And stainless Tunstall's banner white, First in the vanguard made a halt,

And Edmund Howard's lion bright, Where such a shout there rose

Still bear them bravely in the fight: Of “ Marmion! Marmion !" that the cry

Although against them come, Up Flodden mountain shrilling high,

Of gallant Gordons many a one, Startled the Scottish foes.

And many a stubborn Highlandman, Blount and Fitz-Eustace rested still

And many a rugged border clan,
With Lady Clare upon the hill;

With Huntley, and with Home.
On which, (for far the day was spent,)
The western sunbeams now were bent

THE DEATH OF RODERICK DHU-
The cry they heard, its meaning knew,
Could plain their distant comrades view;
Sadly to Blount did Eustace say,

Thus, motionless, and moanless, drew “ Unworthy office here to stay!

His parting breath, stout Rhoderick Dhu!No hope of gilded spurs to-day.-

Old Allan-bane look'd on aghast, But, see! look up-on Flodden bent

While grim and still his spirit pass'd; The Scottish foe has fired his tent."

But when he saw that life was fled,
And sudden, as he spoke,

He pour'd his wailing o'er the dead.
From the sharp ridges of the hill,
All downward to the banks of Till,
Was wreath'd in sable smoke;

“ And art thou cold and lowly laid, Volumed and vast, and rolling far,

Thy foeman's dread, thy people's aid, The cloud enveloped Scotland's war,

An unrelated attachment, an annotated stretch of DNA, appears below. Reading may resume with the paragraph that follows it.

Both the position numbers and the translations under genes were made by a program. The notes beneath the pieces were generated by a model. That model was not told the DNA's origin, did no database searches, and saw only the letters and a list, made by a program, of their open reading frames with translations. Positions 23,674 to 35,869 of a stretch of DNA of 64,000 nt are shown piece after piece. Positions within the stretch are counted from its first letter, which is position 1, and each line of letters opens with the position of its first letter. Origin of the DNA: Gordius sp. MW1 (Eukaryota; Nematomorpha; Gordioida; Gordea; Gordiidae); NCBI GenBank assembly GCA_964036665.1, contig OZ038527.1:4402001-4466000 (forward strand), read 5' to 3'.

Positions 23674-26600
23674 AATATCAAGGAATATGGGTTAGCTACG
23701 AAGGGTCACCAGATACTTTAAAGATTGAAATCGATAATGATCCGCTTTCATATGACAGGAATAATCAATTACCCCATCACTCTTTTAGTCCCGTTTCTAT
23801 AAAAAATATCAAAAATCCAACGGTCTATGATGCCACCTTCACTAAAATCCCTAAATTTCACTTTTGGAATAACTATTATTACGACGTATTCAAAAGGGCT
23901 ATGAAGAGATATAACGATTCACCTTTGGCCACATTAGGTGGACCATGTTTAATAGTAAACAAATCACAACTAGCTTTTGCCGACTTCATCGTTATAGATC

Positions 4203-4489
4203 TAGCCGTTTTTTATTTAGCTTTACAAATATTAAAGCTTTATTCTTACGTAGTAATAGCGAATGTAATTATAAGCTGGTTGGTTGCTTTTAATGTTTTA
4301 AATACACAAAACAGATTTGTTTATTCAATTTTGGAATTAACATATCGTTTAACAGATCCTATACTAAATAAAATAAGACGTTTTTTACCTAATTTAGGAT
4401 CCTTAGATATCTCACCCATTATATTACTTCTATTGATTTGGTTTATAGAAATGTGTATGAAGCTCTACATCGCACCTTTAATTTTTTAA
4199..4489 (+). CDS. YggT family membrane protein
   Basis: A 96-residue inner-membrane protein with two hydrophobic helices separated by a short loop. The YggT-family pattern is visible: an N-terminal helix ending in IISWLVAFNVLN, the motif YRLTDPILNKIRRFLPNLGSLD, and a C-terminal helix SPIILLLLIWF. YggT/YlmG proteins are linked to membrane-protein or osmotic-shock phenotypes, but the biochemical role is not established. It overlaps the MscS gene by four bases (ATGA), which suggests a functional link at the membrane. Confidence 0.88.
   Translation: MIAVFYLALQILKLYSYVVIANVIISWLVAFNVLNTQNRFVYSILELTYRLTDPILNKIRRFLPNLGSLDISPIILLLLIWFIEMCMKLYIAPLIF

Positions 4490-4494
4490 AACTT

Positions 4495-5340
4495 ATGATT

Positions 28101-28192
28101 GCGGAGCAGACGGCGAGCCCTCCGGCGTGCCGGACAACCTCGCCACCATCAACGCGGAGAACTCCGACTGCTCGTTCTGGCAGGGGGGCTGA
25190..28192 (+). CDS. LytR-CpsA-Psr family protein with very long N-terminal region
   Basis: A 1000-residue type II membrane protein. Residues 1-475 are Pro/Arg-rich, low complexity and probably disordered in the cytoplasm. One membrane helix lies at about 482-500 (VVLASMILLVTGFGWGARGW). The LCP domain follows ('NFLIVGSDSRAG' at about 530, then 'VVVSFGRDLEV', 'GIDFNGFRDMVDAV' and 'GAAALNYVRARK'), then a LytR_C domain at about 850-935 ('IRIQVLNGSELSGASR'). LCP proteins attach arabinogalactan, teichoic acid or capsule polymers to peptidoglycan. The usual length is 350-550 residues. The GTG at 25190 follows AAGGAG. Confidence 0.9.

Breadalbane's boast, Clan-Alpine's shade! As down the hill they broke;

For thee shall none a requiem say? Nor martial shout, nor minstrel tone,

--For thee-who loved the minstrel's lay, Announced their march; their tread alone,

For thee, of Bothwell's house the stay, At times one warning trumpet blown,

The shelter of her exiled line, At times a stifled hum,

E'en in this prison-house of thine,
Told England, from his mountain-throne

I'll wail for Alpine's honour'd pine!
King James did rushing come.--
Scarce could they hear, or see their foes,

“ What groans shall yonder vallies fill! Until at weapon-point they close.“

What shrieks of grief shall rend yon hill! They close, in clouds of smoke and dust,

What tears of burning rage shall thrill, With sword-sway, and with lances thrust;

When mourns thy tribe thy battles done, And such a yell was there,

Thy fall before the race was won, Of sudden and portentous birth,

Thy sword ungirt ere set of sun! As if men fought upon the earth,

There breathes not clansman of thy line, And fiends in upper air;

But would have given his life for thine.O life and death were in the shout,

O woe for Alpine's honour'd pine !
Recoil and rally, charge and rout,
And triumph and despair.

“ Sad was thy lot on mortal stage ! Long look'd the anxious squires; their eye

The captive thrush may brook the cage, Could in the darkness nought descry.

The prison'd eagle dies for rage.

Brave spirit, do not scorn my strain! At length the freshening western blast

And, when its notes awake again, Aside the shroud of battle cast;

Even she, so long beloved in vain, And, first, the ridge of mingled spears

Shall with my harp her voice combine, Above the brightening cloud appears;

And mix her woe and tears with mine,
And in the smoke the pennons flew,

To wail Clan-Alpine's honoured pine."-
As in the storm the white sea-mew.
Then mark'd they, dashing broad and far,

Ellen, the while, with bursting heart,
The broken billows of the war,

Remain’d in lordly bower apart, And plumed crests of chieftains brave,

Where play'd, with many-colour'd gleams, Floating like foam upon the wave ;

Through storied pane the rising beams. But nought distinct they see:

In vain on gilded roof they fall,